Adding an extra test does not significantly increases the run time of the program (I typically measured less than 1% of slowdown in that case), but it does trigger many evaluation of the model, which in turn requires to repeatedly build an expression that significantly grows with the loop trip count. For instance, if we want to solve the condition if(tmp == 12) where tmp is involved as symbolic variable, we have to go through all loop iterations which implies a huge expression. This snippet of code aims to show us from which iteration the expression takes time to solve. The following table shows us that the expression with less than ten iterations is easy to solve and for more than ten iterations we get an exponential time during the solving process.

Iteration Time (second)
0 0.010108
1 0.015272
2 0.018748
3 0.053917
4 0.047126
5 0.116106
6 0.074973
7 0.140935
8 0.280171
9 0.634627
10 1.558280
11 4.537699
12 12.705435
13 40.657662
14 117.543763
15 342.179310
16 1052.419634
17 timeout

Non Deterministic Trace

During the control flow graph reconstruction, one (approach used against the Tigress protection [4]) merges different execution trace in order to recover the original algorithm. This idea relies on the fact that common slices of the trace belong to a common path; What if the program exhibits undeterministic behavior? Like using the value from an uninitialized register, the address of a pointer when ASLR is enabled, calling random() as in the following source code?

#include <stdio.h>
#define xor(a,b) ((a+b) - 2 * (a & b))

int main(int argc, char *argv[]) {
    int tmp = argc /2;
    printf("%p\n", &tmp);

    if(random() != random())
        tmp = xor(xor(tmp, argc), argc)

    if(tmp == 12 && &tmp != (void*)tmp) {
        return 0;

  return 1;

There are countermeasure to this pseudo-random trace issues. One is to suppress randomness, through a very debianish implementation of random() that would always return the same value (but beware, one could base the test on some probabilistic properties of random, and using a dummy random generator would not help there).

Similarly, because of the internal of Triton, the program behaves as if ASLR were not activated but invalid loads (like out-of-bound access) still take a non-deterministic value.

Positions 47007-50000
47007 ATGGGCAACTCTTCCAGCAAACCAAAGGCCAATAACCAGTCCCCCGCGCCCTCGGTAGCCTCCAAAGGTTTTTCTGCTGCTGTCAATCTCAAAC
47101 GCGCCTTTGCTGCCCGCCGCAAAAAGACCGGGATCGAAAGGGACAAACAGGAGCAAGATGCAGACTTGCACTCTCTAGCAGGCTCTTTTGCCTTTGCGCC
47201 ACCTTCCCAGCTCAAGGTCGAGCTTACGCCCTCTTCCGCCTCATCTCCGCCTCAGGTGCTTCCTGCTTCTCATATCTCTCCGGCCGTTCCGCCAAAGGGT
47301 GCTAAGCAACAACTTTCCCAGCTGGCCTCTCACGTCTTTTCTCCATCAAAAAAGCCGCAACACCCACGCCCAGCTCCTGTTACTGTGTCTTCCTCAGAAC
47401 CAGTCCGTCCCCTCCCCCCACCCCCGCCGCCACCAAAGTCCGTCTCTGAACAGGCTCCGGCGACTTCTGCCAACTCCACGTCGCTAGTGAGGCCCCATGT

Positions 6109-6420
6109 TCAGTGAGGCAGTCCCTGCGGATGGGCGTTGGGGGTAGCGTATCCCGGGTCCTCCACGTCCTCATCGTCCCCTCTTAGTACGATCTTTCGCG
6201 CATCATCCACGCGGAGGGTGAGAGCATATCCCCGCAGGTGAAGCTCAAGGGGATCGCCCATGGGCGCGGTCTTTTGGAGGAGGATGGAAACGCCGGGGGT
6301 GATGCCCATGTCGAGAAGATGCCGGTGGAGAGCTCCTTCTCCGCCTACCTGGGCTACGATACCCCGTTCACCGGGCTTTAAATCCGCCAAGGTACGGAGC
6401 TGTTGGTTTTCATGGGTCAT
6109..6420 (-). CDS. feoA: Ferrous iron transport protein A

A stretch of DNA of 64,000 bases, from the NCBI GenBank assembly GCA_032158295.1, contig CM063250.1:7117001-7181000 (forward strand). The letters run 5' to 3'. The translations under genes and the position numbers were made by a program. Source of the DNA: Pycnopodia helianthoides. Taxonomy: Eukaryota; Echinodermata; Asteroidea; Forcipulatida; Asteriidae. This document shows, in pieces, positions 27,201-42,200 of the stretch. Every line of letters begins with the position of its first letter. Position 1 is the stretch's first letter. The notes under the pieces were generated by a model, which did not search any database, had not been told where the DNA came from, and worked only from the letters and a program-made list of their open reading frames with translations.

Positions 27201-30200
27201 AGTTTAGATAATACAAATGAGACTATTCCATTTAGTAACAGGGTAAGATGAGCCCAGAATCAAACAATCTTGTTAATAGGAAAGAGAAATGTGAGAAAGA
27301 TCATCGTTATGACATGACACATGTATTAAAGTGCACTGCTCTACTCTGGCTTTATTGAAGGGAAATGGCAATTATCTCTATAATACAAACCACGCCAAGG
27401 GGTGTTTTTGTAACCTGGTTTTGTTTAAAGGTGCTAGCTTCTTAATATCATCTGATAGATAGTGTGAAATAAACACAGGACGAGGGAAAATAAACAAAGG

Timeout the Solver

None of the previous code attacks z3 itself. It's still relatively easy to make it timeout upon the model checking call. It's a simple as reducing to a problem that is designed to be difficult to inverse, for instance secure hashing. It's not even necessary to call a complex hashing function, something derived from md5 as the following is enough (and does not take too much time to execute, which is part of the trade-off between protection level and usability).

uint32_t left_rotate(uint32_t x, uint32_t amount) {
    return ((x<<amount) | (x>>(32-amount)));

uint32_t hash(uint32_t x) {
    uint32_t rotate_amounts[] = {
        7, 12, 17, 22, 7, 12, 17, 22, 7, 12, 17, 22, 7, 12, 17, 22,
        5, 9,  14, 20, 5, 9,  14, 20, 5, 9,  14, 20, 5, 9,  14, 20,
        4, 11, 16, 23, 4, 11, 16, 23, 4, 11, 16, 23, 4, 11, 16, 23,
        6, 10, 15, 21, 6, 10, 15, 21, 6, 10, 15, 21, 6, 10, 15, 21};

    uint32_t a = 0x67452301, b = 0xefcdab89, c = 0x98badcfe, d = 0x10325476;
    uint32_t constants[] = {
        3614090360, 3905402710, 606105819,  3250441966, 4118548399, 1200080426,
        2821735955, 4249261313, 1770035416, 2336552879, 4294925233, 2304563134,
        1804603682, 4254626195, 2792965006, 1236535329, 4129170786, 3225465664,
        643717713,  3921069994, 3593408605, 38016083,   3634488961, 3889429448,
        568446438,  3275163606, 4107603335, 1163531501, 2850285829, 4243563512,
        1735328473, 2368359562, 4294588738, 2272392833, 1839030562, 4259657740,
        2763975236, 1272893353, 4139469664, 3200236656, 681279174,  3936430074,
        3572445317, 76029189,   3654602809, 3873151461, 530742520,  3299628645,
        4096336452, 1126891415, 2878612391, 4237533241, 1700485571, 2399980690,
        4293915773, 2240044497, 1873313359, 4264355552, 2734768916, 1309151649,
        4149444226, 3174756917, 718787259,  3951481745

    for(uint32_t i = 0; i < 6/* increase this to increase difficulty*/; ++i) {
          uint32_t f = (b & c) | (~b & d);
          uint32_t to_rotate = a + f + constants[i] + x;
          uint32_t new_b = b + left_rotate(to_rotate, rotate_amounts[i]);
          a = d;
          d = c;
          c = b;
          b = new_b;

    return a + (b<<8) + (c << 16) + (d << 24);

The hash is used in the following in a very explicit, non-hacker proof way:

#include <stdio.h>
#include <stdint.h>

int main(int argc, char *argv[]) {
    int tmp = argc /2;
    constexpr auto h12 = hash(12);
    if(hash(tmp) == h12 && tmp == 12) {
        return 0;
    return 1;

The trick is to first compute the hash, then the actual condition, so accessing puts is equivalent to inverting the hash, which is not within z3's capability. Actually, with a loop trip count of 6, it's still within z3's scope, but increasing it to 8 makes it bail out (well, > 1h of computation and still counting).

Note that this trick can be used to protect equalities, and as usual a few obfuscations suffice to make hash(tmp) == h12 && tmp == 12 less obvious to the reverser.


As a result of this training session, Triton developers improved the code base ([5]) and Epona developers gathered some insight on techniques to slowdown dynamic analysis. This does not mean it's implemented in Epona, but it also does not mean it is not ;-) Either way, looks like a good partnership to us!